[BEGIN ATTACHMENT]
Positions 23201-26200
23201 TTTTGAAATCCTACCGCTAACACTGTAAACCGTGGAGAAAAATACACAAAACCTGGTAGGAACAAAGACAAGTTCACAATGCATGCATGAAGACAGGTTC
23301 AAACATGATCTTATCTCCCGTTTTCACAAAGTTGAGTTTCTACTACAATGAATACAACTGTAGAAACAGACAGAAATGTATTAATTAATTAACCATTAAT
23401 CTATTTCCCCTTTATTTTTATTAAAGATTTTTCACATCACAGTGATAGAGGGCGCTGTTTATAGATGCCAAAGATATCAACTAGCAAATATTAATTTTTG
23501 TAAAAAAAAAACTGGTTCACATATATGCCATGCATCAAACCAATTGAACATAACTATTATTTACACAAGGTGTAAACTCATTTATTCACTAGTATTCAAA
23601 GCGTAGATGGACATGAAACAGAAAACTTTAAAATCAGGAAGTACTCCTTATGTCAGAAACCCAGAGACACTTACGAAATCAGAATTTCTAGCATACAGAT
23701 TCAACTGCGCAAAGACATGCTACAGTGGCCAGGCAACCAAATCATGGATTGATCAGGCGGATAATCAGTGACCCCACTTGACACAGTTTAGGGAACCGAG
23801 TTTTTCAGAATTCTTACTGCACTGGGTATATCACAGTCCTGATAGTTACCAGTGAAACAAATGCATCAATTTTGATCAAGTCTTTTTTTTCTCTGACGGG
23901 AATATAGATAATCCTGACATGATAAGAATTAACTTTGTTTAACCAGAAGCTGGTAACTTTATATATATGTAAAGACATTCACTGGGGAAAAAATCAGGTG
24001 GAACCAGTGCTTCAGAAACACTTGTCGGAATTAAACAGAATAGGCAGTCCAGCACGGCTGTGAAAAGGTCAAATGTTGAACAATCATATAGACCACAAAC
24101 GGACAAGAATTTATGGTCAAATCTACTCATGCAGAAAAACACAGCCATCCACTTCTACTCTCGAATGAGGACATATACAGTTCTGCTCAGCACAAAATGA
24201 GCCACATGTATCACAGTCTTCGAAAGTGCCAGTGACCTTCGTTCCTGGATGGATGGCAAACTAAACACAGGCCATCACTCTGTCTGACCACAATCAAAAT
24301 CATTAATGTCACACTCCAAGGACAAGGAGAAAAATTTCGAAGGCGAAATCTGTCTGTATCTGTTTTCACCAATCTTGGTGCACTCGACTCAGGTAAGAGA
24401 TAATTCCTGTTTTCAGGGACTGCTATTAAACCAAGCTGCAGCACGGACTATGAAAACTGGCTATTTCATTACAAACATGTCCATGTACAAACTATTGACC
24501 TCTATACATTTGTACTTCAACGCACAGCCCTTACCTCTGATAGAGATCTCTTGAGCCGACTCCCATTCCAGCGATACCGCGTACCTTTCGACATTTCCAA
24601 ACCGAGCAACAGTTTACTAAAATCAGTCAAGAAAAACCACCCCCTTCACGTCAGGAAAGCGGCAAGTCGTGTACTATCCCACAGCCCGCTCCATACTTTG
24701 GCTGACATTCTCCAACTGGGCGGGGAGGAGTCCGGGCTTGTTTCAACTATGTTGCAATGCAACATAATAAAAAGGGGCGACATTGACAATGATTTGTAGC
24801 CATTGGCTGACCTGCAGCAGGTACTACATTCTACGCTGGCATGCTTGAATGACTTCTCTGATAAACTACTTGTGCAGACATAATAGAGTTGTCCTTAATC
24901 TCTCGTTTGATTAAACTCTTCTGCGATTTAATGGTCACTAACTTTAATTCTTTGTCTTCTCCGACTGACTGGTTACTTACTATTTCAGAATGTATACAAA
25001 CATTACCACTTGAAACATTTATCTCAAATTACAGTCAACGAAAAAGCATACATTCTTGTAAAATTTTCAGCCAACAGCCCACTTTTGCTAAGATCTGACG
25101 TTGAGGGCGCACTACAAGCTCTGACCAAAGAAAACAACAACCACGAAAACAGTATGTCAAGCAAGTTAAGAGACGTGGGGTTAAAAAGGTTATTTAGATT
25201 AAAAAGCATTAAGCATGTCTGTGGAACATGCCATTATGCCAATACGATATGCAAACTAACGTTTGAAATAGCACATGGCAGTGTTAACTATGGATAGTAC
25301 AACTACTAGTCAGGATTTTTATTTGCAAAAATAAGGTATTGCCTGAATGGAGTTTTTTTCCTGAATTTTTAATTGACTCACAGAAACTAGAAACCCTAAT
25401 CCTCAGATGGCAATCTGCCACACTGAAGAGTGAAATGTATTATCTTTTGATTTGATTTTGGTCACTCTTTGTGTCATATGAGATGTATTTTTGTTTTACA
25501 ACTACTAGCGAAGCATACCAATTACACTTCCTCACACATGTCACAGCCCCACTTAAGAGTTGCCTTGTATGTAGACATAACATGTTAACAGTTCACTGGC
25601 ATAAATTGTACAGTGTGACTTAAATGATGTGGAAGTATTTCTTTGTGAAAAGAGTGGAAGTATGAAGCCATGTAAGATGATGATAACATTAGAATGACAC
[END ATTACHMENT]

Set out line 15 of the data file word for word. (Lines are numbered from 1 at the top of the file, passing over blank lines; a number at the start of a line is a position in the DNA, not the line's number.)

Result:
24501 TCTATACATTTGTACTTCAACGCACAGCCCTTACCTCTGATAGAGATCTCTTGAGCCGACTCCCATTCCAGCGATACCGCGTACCTTTCGACATTTCCAA